President's Corner

Give Me One Magnificent Obsession

by Randall H. Collins

It was 27 years ago that I first walked into my office as superintendent of schools in Wiscasset, Maine. It was so long ago, and yet, in many ways it seems as if it were just yesterday.

I was only 35 years old and thought I knew what the superintendency was. I thought I knew the challenges of the job. In fact, I thought I knew everything.

An early snowstorm was forecast for Wiscasset that first year, and with all the enthusiasm of a storm chaser, I listened intently to the weather reports from the two local weather services. This was going to be a big one. I sprang into action, canceling school for the next day, calling the town garage to be certain our snow removal plan was up to date and coming just short of alerting the National Guard.

I was sure the town’s people would say, “This new guy is decisive, a take-no-prisoners type of man.” But I was from central Maine and didn’t fully understand the weather on the coast. My vision of being a hero burst when the next day dawned and I saw intermittent rain and breaks of sunshine.

My morning visit to the local coffee shop brought jeers. Rather than referring to me as decisive, the citizens were using other descriptions I will not share. You are a hero, I realized, only when you are right.

Ah, the joys that only a superintendent can appreciate. Take, for example, the wonderful interactions I enjoyed at the supermarket deli counter throughout the years. They began with the inquisitive, “Do you really make that much?” and “Did you enjoy the summer off?” and evolved into “How much longer before you retire?”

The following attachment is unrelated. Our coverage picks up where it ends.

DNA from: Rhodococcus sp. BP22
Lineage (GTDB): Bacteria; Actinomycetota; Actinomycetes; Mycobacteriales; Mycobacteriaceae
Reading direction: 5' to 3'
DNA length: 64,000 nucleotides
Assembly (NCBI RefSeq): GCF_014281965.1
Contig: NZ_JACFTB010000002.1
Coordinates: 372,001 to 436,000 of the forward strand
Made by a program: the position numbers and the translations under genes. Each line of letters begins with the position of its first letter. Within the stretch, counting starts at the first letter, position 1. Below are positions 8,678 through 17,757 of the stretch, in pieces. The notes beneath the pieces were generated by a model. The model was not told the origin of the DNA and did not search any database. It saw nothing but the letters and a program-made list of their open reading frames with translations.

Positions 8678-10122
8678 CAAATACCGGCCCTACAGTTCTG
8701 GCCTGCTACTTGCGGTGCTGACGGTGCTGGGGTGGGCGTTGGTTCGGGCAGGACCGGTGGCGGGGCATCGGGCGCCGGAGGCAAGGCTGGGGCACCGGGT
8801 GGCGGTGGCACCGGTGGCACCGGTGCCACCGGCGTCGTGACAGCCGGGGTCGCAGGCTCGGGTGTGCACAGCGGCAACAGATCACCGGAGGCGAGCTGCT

In all seriousness, I experience great joys in the superintendency. In my church, we often sing a hymn that includes these words:

Give me one pure and holy passion,
Give me one magnificent obsession,
Give me one glorious ambition for
my life.

The opportunity to improve a child’s life should be our passion. Our obsession must be to send forth high school graduates who will make our country and this world a better place. And our collective ambition is to make this happen in every public school in America.

We are in a profession in which we can remove barriers for teachers and students, we can speak up for children and we can fight back against attacks on our schools. We are in a profession in which the real joy is making a difference, and we do that every day.

Each one of you has the awesome power to change everything for a child, to restore hope. When you are consumed by budgets, personnel issues and politics, don’t let the opportunity escape you.

Mark Sargent, provost at Gordon College in Wenham, Mass., writes, “Our calling is to see beauty where there is brokenness. To create patterns to overcome disorder; to find new strategies for repairing what is discarded or unjust.” While he is not writing about the superintendency, we, as superintendents, are called upon to take children — many facing insurmountable odds — and restore beauty, make whole what is broken, ignite hope in those without hope and give birth to the American Dream for those least likely to succeed.

Our calling is noble, our success is essential to the survival of our great republic, and our joys are many.

Randall Collins, AASA president in 2008-09, is superintendent of Waterford Public Schools in Waterford, Conn. E-mail: